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Due to how data mining can be used to sift through a wide variety of voluminous data that is being generated by various platforms and sources today, data mining is welcomed by industries today. There are two main benefits from data mining: market analysis and management and corporate analysis and risk management.

Market analysis and management

Markets are complex in nature. Thus, a wide range of methods are used to collect data from your target market. This can range from surveys to one-on-one interviews. It can still take time to analyze the data from these methods, especially if you want to combine the data together to find patterns present in your target market. Data mining is designed to handle the diversity of the data available about your target market. The following data can be extracted through data mining:

  • Market and customer profiling
  • Cross-market analysis
  • Target marketing
  • Enhancing brand loyalty and customer satisfaction
  • Determining customer purchasing pattern
  • Customer satisfaction
  • Future market trends

Corporate analysis and risk management

Businesses will also find data mining useful in improving their own management and processes. Here are some of the applications:

  • Finance planning
  • Asset evaluation
  • Resource planning
  • Decision-making
  • Improving efficiency
  • Fraud detection

What are the precautions when doing data mining?

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There are some precautions that you should take note when doing data mining. All of these are not insurmountable problems and you can still maximize the benefits of data mining while being mindful of these things.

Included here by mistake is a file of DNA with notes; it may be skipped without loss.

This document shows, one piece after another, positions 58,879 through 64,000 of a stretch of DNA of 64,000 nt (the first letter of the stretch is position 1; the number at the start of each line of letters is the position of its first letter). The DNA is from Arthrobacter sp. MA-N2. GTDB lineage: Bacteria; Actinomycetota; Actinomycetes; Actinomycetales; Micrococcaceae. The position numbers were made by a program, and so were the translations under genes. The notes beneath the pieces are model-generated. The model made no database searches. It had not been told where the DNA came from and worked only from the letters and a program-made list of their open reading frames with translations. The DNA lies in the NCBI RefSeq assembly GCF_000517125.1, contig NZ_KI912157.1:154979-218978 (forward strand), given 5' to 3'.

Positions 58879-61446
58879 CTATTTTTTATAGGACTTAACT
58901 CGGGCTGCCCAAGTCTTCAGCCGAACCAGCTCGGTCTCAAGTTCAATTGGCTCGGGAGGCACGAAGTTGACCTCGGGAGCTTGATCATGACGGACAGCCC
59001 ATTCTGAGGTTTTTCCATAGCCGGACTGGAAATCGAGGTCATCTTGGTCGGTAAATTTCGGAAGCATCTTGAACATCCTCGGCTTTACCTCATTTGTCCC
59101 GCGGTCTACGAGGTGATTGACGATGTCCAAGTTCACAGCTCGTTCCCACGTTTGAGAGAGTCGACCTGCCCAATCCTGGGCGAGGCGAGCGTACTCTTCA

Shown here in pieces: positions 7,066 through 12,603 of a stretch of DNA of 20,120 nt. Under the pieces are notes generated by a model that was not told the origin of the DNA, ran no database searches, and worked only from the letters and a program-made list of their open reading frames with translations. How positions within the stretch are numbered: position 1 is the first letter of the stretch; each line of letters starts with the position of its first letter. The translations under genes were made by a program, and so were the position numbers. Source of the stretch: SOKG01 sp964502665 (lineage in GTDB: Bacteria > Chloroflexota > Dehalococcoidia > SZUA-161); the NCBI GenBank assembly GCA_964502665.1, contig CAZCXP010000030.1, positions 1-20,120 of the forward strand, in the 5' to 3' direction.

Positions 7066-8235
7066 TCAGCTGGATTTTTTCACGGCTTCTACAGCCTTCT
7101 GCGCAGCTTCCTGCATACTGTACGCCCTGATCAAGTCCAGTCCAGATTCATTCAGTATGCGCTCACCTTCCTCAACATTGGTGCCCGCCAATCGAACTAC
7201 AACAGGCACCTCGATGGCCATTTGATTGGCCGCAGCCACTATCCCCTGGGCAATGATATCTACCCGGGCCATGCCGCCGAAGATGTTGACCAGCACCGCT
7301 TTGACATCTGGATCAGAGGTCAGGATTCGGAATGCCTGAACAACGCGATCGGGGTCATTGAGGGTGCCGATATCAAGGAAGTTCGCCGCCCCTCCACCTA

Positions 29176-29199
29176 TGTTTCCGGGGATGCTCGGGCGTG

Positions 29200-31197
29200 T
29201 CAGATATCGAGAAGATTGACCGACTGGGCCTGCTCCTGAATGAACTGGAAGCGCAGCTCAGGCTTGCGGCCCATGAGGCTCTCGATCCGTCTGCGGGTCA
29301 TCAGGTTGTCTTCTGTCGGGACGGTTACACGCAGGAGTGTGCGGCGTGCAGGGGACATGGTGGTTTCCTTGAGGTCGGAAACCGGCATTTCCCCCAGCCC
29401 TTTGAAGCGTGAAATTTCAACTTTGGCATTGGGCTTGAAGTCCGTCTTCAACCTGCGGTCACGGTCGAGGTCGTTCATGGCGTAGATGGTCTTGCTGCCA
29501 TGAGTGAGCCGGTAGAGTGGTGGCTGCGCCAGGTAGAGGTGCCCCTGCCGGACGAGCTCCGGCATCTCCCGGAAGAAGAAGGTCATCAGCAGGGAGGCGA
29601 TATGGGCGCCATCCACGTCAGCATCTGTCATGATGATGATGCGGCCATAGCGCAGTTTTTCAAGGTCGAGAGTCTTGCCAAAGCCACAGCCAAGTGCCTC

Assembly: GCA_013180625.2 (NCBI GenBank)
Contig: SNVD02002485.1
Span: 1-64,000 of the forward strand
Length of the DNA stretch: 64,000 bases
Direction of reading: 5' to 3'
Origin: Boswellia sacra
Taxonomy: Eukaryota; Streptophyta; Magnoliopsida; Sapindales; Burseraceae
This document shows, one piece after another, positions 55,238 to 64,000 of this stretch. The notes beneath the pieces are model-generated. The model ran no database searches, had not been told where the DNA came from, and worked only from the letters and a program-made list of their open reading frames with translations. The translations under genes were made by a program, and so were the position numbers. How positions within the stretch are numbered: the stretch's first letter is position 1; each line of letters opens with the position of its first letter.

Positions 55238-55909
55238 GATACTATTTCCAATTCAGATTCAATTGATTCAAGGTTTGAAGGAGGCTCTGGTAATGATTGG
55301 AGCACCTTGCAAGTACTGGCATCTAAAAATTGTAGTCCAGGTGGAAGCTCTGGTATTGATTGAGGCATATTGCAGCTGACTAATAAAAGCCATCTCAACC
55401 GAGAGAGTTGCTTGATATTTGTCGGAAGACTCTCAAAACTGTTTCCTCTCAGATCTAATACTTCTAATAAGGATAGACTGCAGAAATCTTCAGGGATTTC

User privacy

As data mining requires collecting large amounts of data from the market in order to analyze it, there are concerns about violating the privacy of the involved users. Important information such as name, location, and credit card information are common targets of hackers. 

Several techniques can be used to preserve data privacy while doing data mining. Besides securing the databases storing the data, you should also check the data mining software you use for its privacy features. 

Accuracy of information

More data may not result in better analysis if your datasets include inaccurate data. In fact, you also need to validate the accuracy of the results of data mining methods that you use! To ensure the accuracy of the input data, you can compare it with data from existing open databases. Additionally, you can also check the output of your data mining methods by comparing it with other results. Getting different results is usually, but not always, a sign of inaccuracy of the input data and/or the method used. It will ultimately depend on the market conditions at hand.  

What are the steps in data mining?

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Data mining is not just about loading datasets into a data mining software and hoping for the best results. Data mining software takes time to process data and requires large datasets, so data mining has steps outside the data mining software that you need to follow so that you can achieve the best results.